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As part of our COVID-19 protocol, we are now requiring our patients to undergo an Optomap® Retinal exam in lieu of dilation to evaluate the inside lining of the eye. This procedure is being performed to lessen the time spent in our office. There is an additional fee of $35 for this test which is often not covered by insurance plans, as it is considered a health screening. However, it can be billed to a medical insurance plan if there is a retinal disease diagnosis. Please speak to our staff for more information.

Glaucoma Q&A

Q&A with our new Optometrist on staff, Dr. Radhakrishna Patel, who is a medically trained eye doctor.

  1. What is glaucoma?
    • Glaucoma is a slowly progressive eye disease that damages an important structure in the back of the eye called the optic nerve that is responsible for relaying sight information to the back of your brain.
  2. What causes glaucoma?
    • Glaucoma is caused by an increase in eye fluid pressure that is created in the front part of our eye that ultimately causes extra pressure towards the back of our eye consequently damaging the optic nerve.
  3. Who gets glaucoma?
    • Studies have shown that glaucoma primarily affects American Americans worldwide. There are various forms of glaucoma that can be associated with other ethnic groups, however, the most common form of glaucoma is primary open angle glaucoma in which African Americans are affected the most.
  4. How is glaucoma harmful to vision?
    • Glaucoma affects peripheral vision in the early stages leading to central vision loss in the late stages.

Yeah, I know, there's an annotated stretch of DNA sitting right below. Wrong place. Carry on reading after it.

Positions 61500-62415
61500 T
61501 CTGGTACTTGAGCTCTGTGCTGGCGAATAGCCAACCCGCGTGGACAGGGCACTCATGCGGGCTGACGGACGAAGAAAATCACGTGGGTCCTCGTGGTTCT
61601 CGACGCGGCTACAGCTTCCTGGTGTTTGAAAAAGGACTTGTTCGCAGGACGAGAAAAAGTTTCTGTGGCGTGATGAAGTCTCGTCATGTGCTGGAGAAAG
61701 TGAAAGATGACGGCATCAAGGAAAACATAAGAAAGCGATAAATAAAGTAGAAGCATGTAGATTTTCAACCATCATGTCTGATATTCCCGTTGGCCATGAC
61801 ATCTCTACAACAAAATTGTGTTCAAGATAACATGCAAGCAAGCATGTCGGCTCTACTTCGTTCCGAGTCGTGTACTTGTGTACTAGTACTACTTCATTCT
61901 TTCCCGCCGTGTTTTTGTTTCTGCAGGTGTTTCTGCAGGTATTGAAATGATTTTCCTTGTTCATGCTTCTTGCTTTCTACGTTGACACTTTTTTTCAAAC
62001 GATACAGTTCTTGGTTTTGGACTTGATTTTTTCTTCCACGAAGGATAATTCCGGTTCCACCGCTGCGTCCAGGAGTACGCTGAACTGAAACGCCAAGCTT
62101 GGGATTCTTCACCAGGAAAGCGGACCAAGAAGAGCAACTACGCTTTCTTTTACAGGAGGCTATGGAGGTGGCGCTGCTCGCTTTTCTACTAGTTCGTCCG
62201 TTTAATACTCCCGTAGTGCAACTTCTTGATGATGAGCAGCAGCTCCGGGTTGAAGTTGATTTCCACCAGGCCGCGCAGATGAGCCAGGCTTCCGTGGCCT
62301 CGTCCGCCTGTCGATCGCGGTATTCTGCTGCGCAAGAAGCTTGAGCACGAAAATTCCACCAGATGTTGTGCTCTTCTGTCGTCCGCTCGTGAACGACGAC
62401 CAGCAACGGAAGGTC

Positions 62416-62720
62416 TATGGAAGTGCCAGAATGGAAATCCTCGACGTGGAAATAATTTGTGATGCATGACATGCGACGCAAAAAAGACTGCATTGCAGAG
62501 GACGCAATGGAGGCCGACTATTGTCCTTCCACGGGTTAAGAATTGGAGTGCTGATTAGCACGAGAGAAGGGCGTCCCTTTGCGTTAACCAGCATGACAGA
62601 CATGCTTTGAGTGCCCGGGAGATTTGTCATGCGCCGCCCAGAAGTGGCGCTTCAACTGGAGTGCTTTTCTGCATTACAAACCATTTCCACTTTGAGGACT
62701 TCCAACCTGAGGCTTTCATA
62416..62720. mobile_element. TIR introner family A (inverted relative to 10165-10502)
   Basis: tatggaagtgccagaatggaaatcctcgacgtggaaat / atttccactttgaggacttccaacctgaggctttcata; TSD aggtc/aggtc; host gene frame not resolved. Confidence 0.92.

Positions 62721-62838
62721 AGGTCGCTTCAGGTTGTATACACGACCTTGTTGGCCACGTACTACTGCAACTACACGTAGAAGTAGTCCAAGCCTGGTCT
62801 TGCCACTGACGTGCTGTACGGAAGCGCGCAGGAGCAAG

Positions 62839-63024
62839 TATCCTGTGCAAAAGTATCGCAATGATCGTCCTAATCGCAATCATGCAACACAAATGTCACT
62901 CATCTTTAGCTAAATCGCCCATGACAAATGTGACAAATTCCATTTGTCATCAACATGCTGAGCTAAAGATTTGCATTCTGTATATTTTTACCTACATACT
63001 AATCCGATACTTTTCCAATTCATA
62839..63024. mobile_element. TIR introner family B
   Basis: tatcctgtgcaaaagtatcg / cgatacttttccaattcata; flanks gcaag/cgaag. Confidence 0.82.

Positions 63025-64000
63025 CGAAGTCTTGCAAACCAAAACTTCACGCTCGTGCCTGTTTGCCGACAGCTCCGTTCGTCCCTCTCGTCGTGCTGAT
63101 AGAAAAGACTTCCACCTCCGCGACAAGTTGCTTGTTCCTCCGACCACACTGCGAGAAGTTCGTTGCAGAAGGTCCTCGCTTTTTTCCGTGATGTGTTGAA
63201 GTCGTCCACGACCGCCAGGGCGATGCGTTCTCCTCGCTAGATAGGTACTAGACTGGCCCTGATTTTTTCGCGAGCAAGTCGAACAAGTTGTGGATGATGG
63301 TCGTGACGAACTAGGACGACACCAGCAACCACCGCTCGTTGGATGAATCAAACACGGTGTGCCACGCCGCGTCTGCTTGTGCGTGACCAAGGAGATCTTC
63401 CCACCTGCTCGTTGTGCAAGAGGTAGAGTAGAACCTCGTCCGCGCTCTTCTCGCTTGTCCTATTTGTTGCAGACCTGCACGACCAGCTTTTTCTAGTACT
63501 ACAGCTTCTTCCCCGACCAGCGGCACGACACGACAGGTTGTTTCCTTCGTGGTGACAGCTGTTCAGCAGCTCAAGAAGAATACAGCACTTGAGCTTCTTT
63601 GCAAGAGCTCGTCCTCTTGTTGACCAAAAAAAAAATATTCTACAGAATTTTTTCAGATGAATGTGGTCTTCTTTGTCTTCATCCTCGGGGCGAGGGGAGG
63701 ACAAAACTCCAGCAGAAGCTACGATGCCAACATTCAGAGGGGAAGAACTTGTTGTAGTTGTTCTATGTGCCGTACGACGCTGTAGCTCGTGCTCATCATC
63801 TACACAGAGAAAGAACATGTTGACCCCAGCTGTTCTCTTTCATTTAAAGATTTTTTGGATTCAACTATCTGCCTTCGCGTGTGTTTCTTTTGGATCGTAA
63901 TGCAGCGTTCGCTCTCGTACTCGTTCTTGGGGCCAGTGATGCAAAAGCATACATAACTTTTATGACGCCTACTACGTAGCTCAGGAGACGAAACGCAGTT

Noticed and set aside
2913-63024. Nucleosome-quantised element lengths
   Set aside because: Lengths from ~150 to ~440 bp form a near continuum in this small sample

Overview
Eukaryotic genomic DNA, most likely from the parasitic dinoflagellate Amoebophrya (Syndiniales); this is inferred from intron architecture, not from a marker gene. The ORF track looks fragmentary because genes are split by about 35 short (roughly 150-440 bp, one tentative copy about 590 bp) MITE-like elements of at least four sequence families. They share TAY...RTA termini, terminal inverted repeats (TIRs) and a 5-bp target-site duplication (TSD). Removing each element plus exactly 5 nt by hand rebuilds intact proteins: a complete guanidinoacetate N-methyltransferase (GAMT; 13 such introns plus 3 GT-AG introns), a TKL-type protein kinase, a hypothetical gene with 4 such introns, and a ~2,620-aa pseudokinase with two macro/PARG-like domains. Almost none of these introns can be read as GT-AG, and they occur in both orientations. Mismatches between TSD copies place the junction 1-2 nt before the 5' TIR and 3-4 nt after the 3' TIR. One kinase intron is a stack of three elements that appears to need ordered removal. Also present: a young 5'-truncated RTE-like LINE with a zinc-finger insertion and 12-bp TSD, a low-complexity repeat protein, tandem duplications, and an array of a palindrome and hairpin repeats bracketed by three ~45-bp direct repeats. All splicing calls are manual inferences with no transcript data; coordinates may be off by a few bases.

5. Will I go blind from glaucoma?
    • Yes, glaucoma is a slowly progressive permanent blinding condition.
  6. How can I tell if I have glaucoma?
    • The most common symptom associated with glaucoma is peripheral blurry vision.
  7. How is glaucoma detected?
    • Glaucoma can be detected through your annual eye examination visits that include general vision testing such as peripheral testing and checking eye pressure. There are further specific testing that can be performed if warranted such as an OCT scan of your optic nerve and Humphreys visual field that test both your peripheral and central field of vision.
  8. How is glaucoma treated?
    • The first line of treatment for glaucoma are daily reducing eye pressure drops for the rest of your life to control your eye pressure. However, if instilling daily eye drops are difficult to perform, there are laser treatment options that can last up to 3 years without the need of using any eye drops during that period.
  9. Will my vision be restored after treatment?
    • Once the pressure in your eye has damaged your optic nerve and consequently your vision, that vision loss cannot be restored. However, daily eye pressure drops will lower your eye pressure in which further vision damage can be prevented.
  10. Can glaucoma be prevented?
    • The best preventative measure for glaucoma is getting your annual eye examination to monitor your eye pressures yearly.